LOS ANGELES — A little potty humor can go a long way, or at least it does when it comes to the latest South Park game. Titled South Park: Fractured but Whole (say it three times fast), the game serves up more of the satirical, devil-may-care comedy that the original title offered.
But beneath all the fart jokes lies new superhero personas, compelling classes and tough battle systems that should satisfy even the most demanding RPG aficionado when the game launches Dec. 6 on PlayStation 4, Xbox One and PC.
Fun with Superheroes
Fractured picks up right where South Park: Stick of Truth left off. Once again, you'll be playing as the New Kid, now known as King Douchebag. But before you can rule over your new subjects, Cartman, Stan, Kyle and Kenny have switched from playing a "Lord of the Rings" knockoff to playing a superhero game.
You soon discover that there are now two warring superhero groups: The Cartman-led Coon and Friends, and the Freedom Pals. Your job is simple — join in on the game in the never-ending quest to be cool.
If It Ain't Broke...
Similar to Stick of Truth, Fractured does an excellent job of emulating the television show's trademark cutoff information. If it weren't for the action and item prompts that appeared while the New Kid scavenged around Cartman's house, the game could have easily passed for a standard episode. The authentic voice acting and humor also make an appearance, so much so that I let out a loud chortle when Douchebag unleashed a wet fart on Cartman's mom.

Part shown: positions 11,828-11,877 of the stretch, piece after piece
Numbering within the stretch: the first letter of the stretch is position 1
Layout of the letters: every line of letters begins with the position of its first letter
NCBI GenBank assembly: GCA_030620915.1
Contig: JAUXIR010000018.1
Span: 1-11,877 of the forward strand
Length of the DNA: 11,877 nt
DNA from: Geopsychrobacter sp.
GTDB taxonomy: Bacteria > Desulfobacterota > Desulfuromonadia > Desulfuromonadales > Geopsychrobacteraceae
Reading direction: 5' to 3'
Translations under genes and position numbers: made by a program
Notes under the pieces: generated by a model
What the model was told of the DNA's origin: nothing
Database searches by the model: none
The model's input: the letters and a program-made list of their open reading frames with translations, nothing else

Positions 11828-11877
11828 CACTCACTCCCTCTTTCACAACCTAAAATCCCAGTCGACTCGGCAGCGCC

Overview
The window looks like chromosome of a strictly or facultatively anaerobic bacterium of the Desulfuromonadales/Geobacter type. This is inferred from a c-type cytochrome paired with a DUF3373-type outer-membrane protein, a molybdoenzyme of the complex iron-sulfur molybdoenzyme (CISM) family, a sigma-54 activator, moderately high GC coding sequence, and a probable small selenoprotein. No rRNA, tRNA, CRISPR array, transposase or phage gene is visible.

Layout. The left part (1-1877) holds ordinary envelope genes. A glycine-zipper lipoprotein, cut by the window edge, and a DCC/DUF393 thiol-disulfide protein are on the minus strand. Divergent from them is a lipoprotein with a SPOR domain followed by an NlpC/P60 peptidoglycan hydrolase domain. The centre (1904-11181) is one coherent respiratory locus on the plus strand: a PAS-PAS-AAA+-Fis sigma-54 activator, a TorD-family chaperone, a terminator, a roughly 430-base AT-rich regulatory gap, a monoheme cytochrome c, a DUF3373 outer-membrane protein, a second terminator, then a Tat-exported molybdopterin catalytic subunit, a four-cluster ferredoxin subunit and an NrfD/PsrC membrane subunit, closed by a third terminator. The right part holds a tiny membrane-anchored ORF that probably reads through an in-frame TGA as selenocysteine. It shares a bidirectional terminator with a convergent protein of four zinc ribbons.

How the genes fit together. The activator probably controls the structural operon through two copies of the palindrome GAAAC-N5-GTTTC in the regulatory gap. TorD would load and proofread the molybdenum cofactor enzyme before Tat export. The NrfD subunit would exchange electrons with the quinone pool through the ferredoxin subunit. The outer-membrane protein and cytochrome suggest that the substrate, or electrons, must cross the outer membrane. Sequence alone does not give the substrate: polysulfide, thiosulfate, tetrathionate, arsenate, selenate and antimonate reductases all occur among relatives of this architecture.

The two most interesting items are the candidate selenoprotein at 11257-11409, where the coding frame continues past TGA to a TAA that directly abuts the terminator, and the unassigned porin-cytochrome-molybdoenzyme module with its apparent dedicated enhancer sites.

So Many Fart Jokes
Speaking of farts, Douchebag retains his unrivaled flatulence-based powers from the last game. That means that he can break certain objects with a well-aimed toot from his rear. Never content to rest on their laurels, Ubisoft took the skill a step forward with an aim for more "interactive humor." That means you now have control over Douchebag's sphincter muscles, allowing your to control the length and strength of his bowel movements when he uses the toilet.
You can also use Douchebag's powers in combination with other characters to riotous effect. In one instance, we saw the main character team up with the Human Kite to reach a treasure chest on a rooftop. He simply used his gas as a propulsion system, providing Kite with enough lift to reach the pair's objective. So what does Ubisoft call this cooperative ability? Fartkour, of course.
Show a Little Class
Fractured still employs a class system to determine your fighting style. You'll have access to three classes at the beginning of the game: the rage-powered Brutalist, the Cyclops-inspired Blaster and the motion-focused Speedster. As you progress through the game, you can unlock other classes, although the Ubisoft reps didn't really tell us how. You'll have the ability to switch classes throughout the game, or, if you're really feeling fancy, you can create hybrid styles.
Like its predecessor, Fractured still relies on a turn-based party system. However, Fractured also borrows from tactical role-playing games like Final Fantasy Tactics or Fire Emblem, incorporating a grid characters can move around in.
This adds a layer of strategy to battle, as clever maneuvering can see you unleash devastating attacks upon your enemies without absorbing too much damage yourself. While it looked relatively simple during the demo, this system could potentially be a turn-off to people used to the simple turned-based battles from before.
I was a huge fan of Stick of Truth and was totally excited for Fractured but Whole. Ubisoft gave me more of what I loved about the series (toilet humor, RPG-style gaming and tons of fan service) without being afraid to push the formula.
If early looks at the story are any indication, we're in for a fun romp that plays out like an extended episode of the series -- and that's super kewl, you guys.